Monday, June 23, 2014

How is a Max Like a Carolyn?

The last painting I did in the Max Ginsburg workshop on day five.

I made a surprising discovery during Max Ginburg’s workshop, he paints like Carolyn Anderson. If you’re familiar with the work of both, you will realize that I’ve just made a rather amazing statement. For though both are primarily figurative artists, their paintings look nothing alike.
Carolyn’s are sometimes close to abstraction; Max’s are sometimes so polished and finished they might be mistaken for reality.
Both say that they are always drawing as they paint. And both work in the same intuitive way with a bare minimum of any sort of measuring. Instead they rely on the angles and relationships between shapes to get proportions right. Both strive to capture the gesture and to do it without losing the accuracy of their drawing. (much easier said than done and so important when painting the figure.) They both correct throughout the painting process and are always adjusting and refining brushstroke by brushstroke. 

Their method allows for precision with fluidity, accuracy with freshness. 
It’s what I also strive to accomplish. I'm just so lucky to have found two such different, yet similar, masters to inspire me.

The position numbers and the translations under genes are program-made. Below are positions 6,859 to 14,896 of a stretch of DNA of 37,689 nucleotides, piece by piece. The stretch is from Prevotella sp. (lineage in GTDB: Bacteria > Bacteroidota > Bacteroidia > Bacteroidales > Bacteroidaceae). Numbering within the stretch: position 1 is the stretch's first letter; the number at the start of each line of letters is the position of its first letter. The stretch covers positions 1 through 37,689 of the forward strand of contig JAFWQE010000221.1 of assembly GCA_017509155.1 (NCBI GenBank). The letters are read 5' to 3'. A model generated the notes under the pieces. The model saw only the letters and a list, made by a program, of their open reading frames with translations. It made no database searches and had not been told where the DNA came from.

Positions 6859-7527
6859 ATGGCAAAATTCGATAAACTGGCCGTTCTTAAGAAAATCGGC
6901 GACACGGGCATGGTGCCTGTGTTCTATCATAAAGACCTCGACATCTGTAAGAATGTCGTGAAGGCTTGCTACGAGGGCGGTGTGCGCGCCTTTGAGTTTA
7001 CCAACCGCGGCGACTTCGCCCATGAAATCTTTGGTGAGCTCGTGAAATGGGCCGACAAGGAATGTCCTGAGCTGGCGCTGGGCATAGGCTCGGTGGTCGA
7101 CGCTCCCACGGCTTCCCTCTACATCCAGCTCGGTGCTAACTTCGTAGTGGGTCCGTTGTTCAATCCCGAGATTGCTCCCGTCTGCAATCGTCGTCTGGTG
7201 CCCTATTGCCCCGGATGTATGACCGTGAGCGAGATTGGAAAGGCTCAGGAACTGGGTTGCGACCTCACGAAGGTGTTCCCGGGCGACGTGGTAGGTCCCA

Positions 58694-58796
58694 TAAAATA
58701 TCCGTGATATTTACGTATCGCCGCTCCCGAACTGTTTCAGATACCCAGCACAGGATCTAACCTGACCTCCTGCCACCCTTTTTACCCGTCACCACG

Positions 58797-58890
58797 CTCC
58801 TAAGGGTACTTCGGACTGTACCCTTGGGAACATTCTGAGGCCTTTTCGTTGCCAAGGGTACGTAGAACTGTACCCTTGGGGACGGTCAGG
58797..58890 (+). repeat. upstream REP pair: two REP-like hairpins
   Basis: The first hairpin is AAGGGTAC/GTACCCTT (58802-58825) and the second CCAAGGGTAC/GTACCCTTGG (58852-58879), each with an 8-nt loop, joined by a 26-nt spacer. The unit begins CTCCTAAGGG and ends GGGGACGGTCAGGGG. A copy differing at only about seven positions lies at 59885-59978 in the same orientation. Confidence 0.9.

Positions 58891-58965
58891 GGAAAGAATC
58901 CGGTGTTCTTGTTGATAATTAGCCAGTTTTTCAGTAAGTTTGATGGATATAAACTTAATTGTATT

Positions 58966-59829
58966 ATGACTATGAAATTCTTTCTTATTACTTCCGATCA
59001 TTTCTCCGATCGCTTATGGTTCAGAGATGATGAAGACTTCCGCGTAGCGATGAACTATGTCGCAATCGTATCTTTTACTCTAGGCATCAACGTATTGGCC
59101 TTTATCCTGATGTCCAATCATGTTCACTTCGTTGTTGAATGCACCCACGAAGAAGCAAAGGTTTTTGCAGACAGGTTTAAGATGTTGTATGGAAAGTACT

Wednesday, June 11, 2014

Five Days with the Master, Max Ginsburg

My work from the first day 
I’ve just finished a wonderful learning experience, a five day workshop with Max Ginsburg right here in my home city of Nashville, Tennessee.
I knew Max was an amazing draughtsman, and artist friend Mike Sowers had told us that he was a good teacher. (Mike had taken a workshop from Max at the Art Students League in New York.) So I had high expectations, expectations that were not only met but exceeded.
Max’s work ethic astonished. We started early; we stayed late. Jeanie Smith, the creator of  Warehouse 521 Max’s venue in Nashville, brought in lunch and Max proceeded to lecture during lunchtime! He did demos for us almost every day, but the demos were quick so we would have time to paint and learn from his lead.  And he brought a stack of his beautiful little paintings for us to learn from as well. Some were quite finished and polished; others were very painterly.  All were gorgeous.

More about what I learned from Max in my next post. Some of that learning was quite surprising!  

Is it too early to send an invitation?

Pieces by (clockwise from left to right) : Susan Harlan, Janet Garner, Shirley Fachilla, Mike Martino and Topper Williams. So many ...